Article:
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Ethiopia violence stokes alarm in Washington about civil war

President Joe Biden has signed an executive order establishing, but not yet imposing, a new sanctions regime specific to the East African nation

A girl carries her belongings on her head as she is leaving the city of Zarima, Ethiopia, on Sept. 16 following a huge battle between the Ethiopian National Defense Force and pro-TPLF (Tigray People’s Liberation Front) rebels.
A girl carries her belongings on her head as she is leaving the city of Zarima, Ethiopia, on Sept. 16 following a huge battle between the Ethiopian National Defense Force and pro-TPLF (Tigray People’s Liberation Front) rebels. (Amanuel SileshiAFP via Getty Images)

The worsening conflict in Ethiopia, Africa’s second-most populous country, is raising alarms in the White House and on Capitol Hill over humanitarian fallout, including the growing risk of mass starvation and even a full-fledged civil war that could destabilize an entire region.

Some 1 million people in Ethiopia’s northern Tigray area are experiencing famine-like conditions, and an estimated 5.2 million of the region’s 6 million people need some form of humanitarian aid, according to the U.S. Agency for International Development. But the delivery of food, medicine and fuel supplies is being blocked by the government of Ethiopian Prime Minister Abiy Ahmed, who last month exhorted civilians to join the army’s mass recruitment drive in the fight against Tigrayan rebel forces.

President Joe Biden on Friday signed an executive order establishing, but not yet imposing, a new sanctions regime specific to Ethiopia. The order opens the door to the imposition of travel bans and asset freezes on individuals and entities that are prolonging the fighting, blocking efforts to reach a cease-fire or obstructing the delivery of humanitarian aid. The order covers members of the central Ethiopian government and army; the neighboring Eritrean government, which has allied with Abiy; the Tigray People’s Liberation Front; and the regional government of Amhara, where fighting has spread to.

Biden’s executive order is supported by Democrats and Republicans alike in Congress.

“More reports are emerging detailing heinous accounts of rape, sexual violence, extra judicial killings, torture and discoveries of detention camps and mass graves,” House Foreign Affairs ranking member Michael McCaul, R-Texas, said in a statement. “There must be accountability for these egregious acts and I support the Biden administration’s new executive order.”

Administration officials, speaking on the condition of anonymity, last week told reporters their hope is the threat of sanctions will be enough to prod the warring parties to lay down their arms and begin peace talks. But the clashing factions have “weeks, not months” before the threatened sanctions are made real, one of the officials said.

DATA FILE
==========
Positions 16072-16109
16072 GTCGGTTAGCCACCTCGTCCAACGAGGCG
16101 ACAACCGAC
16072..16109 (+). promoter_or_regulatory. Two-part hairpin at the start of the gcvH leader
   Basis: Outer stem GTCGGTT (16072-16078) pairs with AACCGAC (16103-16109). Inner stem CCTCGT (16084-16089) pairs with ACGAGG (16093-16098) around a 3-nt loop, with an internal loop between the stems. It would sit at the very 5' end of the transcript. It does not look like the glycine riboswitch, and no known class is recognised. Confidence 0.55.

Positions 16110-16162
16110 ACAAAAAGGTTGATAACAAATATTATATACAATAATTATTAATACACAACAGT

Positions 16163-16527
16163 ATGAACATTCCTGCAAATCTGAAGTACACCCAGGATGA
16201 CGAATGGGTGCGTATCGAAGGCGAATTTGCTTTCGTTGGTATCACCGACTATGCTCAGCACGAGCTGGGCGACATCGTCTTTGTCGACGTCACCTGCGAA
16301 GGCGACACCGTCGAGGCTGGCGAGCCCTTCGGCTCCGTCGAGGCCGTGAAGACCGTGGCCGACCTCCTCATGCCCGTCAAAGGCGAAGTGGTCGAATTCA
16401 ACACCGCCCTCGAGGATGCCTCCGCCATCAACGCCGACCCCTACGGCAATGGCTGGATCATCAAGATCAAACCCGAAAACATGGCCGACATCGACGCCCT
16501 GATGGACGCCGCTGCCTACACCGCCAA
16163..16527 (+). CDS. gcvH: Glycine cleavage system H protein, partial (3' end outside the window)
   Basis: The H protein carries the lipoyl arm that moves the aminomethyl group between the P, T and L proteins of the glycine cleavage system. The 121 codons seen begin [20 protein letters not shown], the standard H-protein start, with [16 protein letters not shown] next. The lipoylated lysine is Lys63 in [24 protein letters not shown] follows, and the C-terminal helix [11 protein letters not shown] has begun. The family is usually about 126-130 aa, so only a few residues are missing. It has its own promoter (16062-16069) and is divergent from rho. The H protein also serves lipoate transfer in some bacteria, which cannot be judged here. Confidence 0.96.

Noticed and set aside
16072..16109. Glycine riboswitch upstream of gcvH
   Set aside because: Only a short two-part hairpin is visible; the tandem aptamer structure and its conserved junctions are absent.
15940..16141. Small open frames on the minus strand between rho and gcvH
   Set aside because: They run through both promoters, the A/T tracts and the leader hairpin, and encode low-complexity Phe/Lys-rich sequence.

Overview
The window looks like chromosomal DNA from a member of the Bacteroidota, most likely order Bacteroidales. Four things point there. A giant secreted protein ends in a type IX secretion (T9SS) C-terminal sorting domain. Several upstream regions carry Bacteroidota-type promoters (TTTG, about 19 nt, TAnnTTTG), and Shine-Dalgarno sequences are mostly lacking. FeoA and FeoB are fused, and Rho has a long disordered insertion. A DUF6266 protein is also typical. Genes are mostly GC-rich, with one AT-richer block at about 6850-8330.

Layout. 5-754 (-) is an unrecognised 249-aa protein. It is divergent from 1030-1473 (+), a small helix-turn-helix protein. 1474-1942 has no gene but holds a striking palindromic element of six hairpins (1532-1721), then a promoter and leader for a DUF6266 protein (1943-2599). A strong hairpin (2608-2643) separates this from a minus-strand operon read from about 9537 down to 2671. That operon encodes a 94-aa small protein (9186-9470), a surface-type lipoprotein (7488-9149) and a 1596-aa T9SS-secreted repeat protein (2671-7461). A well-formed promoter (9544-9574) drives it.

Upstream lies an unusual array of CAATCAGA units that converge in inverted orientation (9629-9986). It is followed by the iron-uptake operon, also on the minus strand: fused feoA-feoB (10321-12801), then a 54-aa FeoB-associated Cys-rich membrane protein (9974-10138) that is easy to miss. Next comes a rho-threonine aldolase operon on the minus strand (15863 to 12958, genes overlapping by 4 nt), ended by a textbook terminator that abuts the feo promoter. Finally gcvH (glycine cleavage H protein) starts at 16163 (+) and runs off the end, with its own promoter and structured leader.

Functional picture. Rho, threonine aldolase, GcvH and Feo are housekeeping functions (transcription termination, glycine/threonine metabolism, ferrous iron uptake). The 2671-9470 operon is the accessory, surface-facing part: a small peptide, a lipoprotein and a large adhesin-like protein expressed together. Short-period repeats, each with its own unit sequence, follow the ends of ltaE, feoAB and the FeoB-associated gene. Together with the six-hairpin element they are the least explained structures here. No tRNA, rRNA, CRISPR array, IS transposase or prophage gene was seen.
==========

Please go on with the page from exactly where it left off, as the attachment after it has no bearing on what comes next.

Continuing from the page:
“The actions of those involved in the conflict will determine whether the U.S. government imposes sanctions,” Biden said in a statement accompanying his order. “The United States is prepared to impose sanctions if there is not progress toward a resolution of the conflict. If there is progress, the United States is prepared to work with the international community to mobilize critical assistance for Ethiopia to recover from this conflict.”

In order to avoid putting the sanctions in place, Biden administration officials want to see the opposing factions accept African Union-led mediation efforts, designate negotiators to those peace talks and enter negotiations without preconditions. Additionally, daily convoys of humanitarian aid trucks must be allowed into Tigray and basic services restored there. That includes electricity, telecommunications and banking services.

But, so far, the threat of sanctions has showed no signs of coercing a change from Abiy’s government.

The Ethiopian prime minister, who won the 2019 Nobel Peace Prize for his resolution of a long-running border conflict with Eritrea, categorically rejected any criticism and accused Biden of treating his government more “sternly” than the Tigray People’s Liberation Front, which he called a terrorist organization.

“Ethiopia will not succumb to consequences of pressure engineered by disgruntled individuals for whom consolidating power is more important than the well-being of millions,” Abiy said in an open letter to Biden that was posted on his official Facebook page Friday. “Our identity as Ethiopians and our identity as Africans will not let this come to pass. The humiliation our ancestors have faced throughout the continent for centuries will not be resuscitated in these lands.”